What RNZ readers talked about in 2015

8:15 pm on 24 December 2015

With the digital age well and truly upon us, people aren't just reading, watching or listening to the news anymore - they're tweeting, typing and talking about it too.

RNZ's online presence provides a number of platforms for people to have their say on what we're up to. Twitter, Facebook and RNZ's website allow people from all over the world to connect and discuss stories - in addition to the usual watercooler debriefs.

From Facebook "likes" to Twitter "shares", and with plenty of debate through comments on RNZ's website, here's a look at some of the most engaging and interactive stories this year.

Jaspreet Singh was mistaken for a terrorist

Student Jaspreet Singh was mistaken for a terrorist in Auckland. Photo: RNZ/Mohamed Hassan

Sikh student Jaspreet Singh was discussing a research project with his mentor at a cafe just a few metres away from the University of Auckland when he was asked to step outside by police.

Mr Singh was told a member of the public had seen him put his headphones into his bag and suspected he was putting wires into a transistor radio.

Officers quickly realised Mr Singh was no danger and, after speaking to the parties involved, decided there was nothing of concern.

The story prompted plenty of support for Mr Singh online, and was shared more than 300 times.

Roger James' comments on Facebook on Jaspreet Singh being question by police.

An example of one of several comments on Facebook supporting Mr Singh. Photo: Screenshot from Facebook

Toby Manhire and Toby Morris tackled a range of topics throughout the year for RNZ in their series on radionz.co.nz.

A piece in October about gun control in the US was popular on Twitter, with dozens of shares and favourites. It also generated plenty of discussion on Facebook.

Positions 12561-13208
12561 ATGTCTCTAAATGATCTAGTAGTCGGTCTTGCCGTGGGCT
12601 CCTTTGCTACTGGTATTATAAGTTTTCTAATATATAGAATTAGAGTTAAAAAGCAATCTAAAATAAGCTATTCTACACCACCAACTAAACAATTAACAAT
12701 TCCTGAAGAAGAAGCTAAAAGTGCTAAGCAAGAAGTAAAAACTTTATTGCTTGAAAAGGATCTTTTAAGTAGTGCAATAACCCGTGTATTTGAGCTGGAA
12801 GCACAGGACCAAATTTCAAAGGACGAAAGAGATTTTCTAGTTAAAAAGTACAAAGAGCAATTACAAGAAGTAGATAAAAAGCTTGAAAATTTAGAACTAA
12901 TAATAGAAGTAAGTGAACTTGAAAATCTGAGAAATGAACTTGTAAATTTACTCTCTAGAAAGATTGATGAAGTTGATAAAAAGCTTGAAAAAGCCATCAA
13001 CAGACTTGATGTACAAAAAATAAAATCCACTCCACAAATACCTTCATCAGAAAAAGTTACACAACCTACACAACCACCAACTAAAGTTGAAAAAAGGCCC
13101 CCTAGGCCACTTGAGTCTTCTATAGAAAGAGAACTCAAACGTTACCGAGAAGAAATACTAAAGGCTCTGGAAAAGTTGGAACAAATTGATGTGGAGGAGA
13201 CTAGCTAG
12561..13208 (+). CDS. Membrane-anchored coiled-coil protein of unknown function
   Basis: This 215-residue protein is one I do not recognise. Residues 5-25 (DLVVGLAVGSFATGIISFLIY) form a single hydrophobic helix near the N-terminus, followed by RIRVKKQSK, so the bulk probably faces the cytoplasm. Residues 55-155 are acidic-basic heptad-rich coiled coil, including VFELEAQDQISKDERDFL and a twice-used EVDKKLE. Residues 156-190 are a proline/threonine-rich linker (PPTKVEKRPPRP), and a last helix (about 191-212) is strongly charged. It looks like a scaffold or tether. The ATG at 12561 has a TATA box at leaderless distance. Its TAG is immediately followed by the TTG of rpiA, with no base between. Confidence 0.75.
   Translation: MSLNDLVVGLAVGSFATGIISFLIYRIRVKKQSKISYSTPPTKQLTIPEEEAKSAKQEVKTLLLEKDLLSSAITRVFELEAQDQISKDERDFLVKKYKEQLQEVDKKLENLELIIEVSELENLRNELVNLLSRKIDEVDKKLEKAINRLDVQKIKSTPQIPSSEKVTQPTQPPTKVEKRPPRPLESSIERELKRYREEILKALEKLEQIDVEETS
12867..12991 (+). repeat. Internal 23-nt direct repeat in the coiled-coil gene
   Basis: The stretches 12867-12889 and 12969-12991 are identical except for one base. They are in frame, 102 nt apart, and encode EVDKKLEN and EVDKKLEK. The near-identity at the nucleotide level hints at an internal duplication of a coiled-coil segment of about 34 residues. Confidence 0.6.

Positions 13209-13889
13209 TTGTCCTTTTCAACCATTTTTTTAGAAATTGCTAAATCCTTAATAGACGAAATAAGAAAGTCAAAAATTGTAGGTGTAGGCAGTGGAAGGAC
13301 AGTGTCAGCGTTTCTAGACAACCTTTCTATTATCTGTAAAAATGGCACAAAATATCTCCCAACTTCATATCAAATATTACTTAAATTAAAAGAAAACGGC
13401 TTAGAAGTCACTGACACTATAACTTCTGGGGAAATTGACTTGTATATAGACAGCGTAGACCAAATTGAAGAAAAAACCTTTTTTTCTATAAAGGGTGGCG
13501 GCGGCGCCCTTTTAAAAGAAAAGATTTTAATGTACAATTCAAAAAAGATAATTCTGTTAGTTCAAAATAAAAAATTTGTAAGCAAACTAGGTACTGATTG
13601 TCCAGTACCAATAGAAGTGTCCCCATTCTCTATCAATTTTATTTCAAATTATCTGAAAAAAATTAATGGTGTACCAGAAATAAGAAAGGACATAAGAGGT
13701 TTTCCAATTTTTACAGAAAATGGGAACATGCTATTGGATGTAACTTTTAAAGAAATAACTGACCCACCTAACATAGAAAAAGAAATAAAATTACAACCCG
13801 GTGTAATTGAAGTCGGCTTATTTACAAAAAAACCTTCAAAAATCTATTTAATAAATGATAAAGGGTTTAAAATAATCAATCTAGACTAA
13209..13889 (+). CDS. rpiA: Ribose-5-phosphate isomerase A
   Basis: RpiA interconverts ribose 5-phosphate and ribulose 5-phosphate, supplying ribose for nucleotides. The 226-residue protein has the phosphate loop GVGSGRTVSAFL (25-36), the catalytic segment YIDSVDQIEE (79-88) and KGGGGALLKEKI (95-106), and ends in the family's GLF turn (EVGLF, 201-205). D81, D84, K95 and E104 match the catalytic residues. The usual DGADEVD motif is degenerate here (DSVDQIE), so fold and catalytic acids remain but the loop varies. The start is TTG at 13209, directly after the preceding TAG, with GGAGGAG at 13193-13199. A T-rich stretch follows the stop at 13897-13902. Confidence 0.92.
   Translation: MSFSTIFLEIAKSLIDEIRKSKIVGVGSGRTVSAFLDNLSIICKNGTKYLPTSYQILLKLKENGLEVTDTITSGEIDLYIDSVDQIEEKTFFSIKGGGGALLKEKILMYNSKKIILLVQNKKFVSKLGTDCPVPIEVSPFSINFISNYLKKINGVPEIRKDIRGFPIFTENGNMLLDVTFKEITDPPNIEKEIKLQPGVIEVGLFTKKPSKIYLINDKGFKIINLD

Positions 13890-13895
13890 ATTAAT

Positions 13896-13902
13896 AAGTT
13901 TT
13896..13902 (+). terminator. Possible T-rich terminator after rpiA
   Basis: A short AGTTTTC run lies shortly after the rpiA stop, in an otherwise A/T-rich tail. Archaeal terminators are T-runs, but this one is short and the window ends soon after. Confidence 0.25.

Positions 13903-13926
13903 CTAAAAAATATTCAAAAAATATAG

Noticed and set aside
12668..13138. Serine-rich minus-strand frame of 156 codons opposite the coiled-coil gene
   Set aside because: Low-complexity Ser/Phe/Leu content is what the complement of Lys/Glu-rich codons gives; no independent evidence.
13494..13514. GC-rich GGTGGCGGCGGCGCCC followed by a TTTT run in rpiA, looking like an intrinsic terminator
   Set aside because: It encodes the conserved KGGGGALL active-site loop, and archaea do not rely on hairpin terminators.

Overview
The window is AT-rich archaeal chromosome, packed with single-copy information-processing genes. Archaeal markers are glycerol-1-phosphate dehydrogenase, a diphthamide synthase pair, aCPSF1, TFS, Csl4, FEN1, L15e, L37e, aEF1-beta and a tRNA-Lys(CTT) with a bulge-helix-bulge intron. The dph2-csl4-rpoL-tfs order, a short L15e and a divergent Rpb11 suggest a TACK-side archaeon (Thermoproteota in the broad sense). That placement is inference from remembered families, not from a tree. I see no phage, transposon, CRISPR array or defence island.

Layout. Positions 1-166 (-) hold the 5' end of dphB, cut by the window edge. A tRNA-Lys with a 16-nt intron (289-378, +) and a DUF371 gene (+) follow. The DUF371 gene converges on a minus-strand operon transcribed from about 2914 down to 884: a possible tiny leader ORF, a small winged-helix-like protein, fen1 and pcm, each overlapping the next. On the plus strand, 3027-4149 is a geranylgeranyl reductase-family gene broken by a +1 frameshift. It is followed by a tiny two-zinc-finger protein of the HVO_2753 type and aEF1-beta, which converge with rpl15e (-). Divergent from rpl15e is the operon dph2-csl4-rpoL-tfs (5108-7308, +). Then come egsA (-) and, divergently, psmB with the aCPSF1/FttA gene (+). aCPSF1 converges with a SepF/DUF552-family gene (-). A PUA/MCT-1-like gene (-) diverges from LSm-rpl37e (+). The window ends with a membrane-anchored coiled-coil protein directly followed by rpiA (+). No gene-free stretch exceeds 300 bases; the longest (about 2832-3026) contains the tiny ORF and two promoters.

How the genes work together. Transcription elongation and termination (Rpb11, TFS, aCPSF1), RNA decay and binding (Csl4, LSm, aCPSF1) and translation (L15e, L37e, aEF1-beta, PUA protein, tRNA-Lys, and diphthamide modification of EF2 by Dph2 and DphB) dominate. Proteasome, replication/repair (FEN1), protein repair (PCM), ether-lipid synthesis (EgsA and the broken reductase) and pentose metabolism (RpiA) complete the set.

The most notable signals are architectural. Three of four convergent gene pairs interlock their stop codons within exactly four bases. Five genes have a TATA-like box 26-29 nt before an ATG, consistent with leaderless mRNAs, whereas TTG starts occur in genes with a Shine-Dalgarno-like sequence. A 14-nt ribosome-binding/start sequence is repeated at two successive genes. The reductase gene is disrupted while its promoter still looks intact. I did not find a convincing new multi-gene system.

Facebook comments on Toby and Toby take aim at gun control.

Likely debate followed the piece by Toby and Toby on gun control. Photo: Screenshot from Facebook

A High Court trial to decide whether a Wellington woman should have the right to die brought up a range of views on assisted dying, assisted suicide and euthanasia.

Lecretia Seales, who had terminal brain cancer, took her historic legal action in May, asking the court for a ruling to ensure her doctor would not be charged if she helped her to die.

The High Court rejected Ms Seales' request and she died in June.

Throughout RNZ's coverage of the case, hundreds of people took to the internet to applaud Ms Seales' bravery in raising the issue and to pass on their support for her case. There were also many comments around different aspects of the complex case.

Comments on RNZ Facebook about Lecretia Seales' case at the High Court to request the right to die.

Comments on RNZ's Facebook about Lecretia Seales' case requesting the right to die. Photo: Screenshot from Facebook

When the idea of changing New Zealand's flag was first floated, everyone seemed to have an opinion.

As the debate shifted to what that flag would look like if it was changed, online debates exploded - with hundreds of people keen to give their two cents.

RNZ's story on the final flag designs provided an outlet on Facebook, including these highlights:

Debate on RNZ Facebook about the flag referendum.

Excerpts from the debate on RNZ's Facebook about the flag referendum. Photo: Screenshot from Facebook

The now infamous incident in which Prime Minister John Key repeatedly pulled an Auckland waitress' hair also provided plenty of material for online debate.

Plenty of people were quick to share their thoughts on the matter, with a hashtag #ponytailgate created as a result.

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The Prime Minister filmed by TV3 pulling a child's hair in April 2014. Photo: SUPPLIED / Campbell Live

It has been a busy year across all of RNZ's news platforms and, with social media becomingly increasingly popular, even more people are likely to participate in the discussions surrounding news stories in 2016.

We don't know what those will be yet but we're excited to see what's around the corner.